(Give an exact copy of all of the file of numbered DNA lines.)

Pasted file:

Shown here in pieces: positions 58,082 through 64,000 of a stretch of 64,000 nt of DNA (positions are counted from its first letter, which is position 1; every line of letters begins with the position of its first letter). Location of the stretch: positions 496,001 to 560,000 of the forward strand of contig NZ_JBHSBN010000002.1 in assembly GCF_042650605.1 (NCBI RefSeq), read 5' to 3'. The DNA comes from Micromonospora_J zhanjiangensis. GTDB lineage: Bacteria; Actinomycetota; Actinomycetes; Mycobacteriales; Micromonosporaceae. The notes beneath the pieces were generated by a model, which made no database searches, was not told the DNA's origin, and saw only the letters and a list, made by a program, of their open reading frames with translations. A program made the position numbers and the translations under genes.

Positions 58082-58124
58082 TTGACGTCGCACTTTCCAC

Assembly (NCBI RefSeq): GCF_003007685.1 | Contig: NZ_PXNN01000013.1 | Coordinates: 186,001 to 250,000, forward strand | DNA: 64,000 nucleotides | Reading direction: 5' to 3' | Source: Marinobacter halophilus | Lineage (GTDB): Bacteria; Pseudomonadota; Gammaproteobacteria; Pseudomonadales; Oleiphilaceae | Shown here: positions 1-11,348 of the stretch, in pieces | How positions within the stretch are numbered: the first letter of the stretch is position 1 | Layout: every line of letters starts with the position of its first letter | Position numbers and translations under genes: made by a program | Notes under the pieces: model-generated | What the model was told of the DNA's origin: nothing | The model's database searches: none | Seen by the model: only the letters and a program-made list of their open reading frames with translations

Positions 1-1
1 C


Shown here in pieces: positions 58,082 through 64,000 of a stretch of 64,000 nt of DNA (positions are counted from its first letter, which is position 1; every line of letters begins with the position of its first letter). Location of the stretch: positions 496,001 to 560,000 of the forward strand of contig NZ_JBHSBN010000002.1 in assembly GCF_042650605.1 (NCBI RefSeq), read 5' to 3'. The DNA comes from Micromonospora_J zhanjiangensis. GTDB lineage: Bacteria; Actinomycetota; Actinomycetes; Mycobacteriales; Micromonosporaceae. The notes beneath the pieces were generated by a model, which made no database searches, was not told the DNA's origin, and saw only the letters and a list, made by a program, of their open reading frames with translations. A program made the position numbers and the translations under genes.

Positions 58082-58124
58082 TTGACGTCGCACTTTCCAC

Assembly (NCBI RefSeq): GCF_003007685.1 | Contig: NZ_PXNN01000013.1 | Coordinates: 186,001 to 250,000, forward strand | DNA: 64,000 nucleotides | Reading direction: 5' to 3' | Source: Marinobacter halophilus | Lineage (GTDB): Bacteria; Pseudomonadota; Gammaproteobacteria; Pseudomonadales; Oleiphilaceae | Shown here: positions 1-11,348 of the stretch, in pieces | How positions within the stretch are numbered: the first letter of the stretch is position 1 | Layout: every line of letters starts with the position of its first letter | Position numbers and translations under genes: made by a program | Notes under the pieces: model-generated | What the model was told of the DNA's origin: nothing | The model's database searches: none | Seen by the model: only the letters and a program-made list of their open reading frames with translations

Positions 1-1
1 C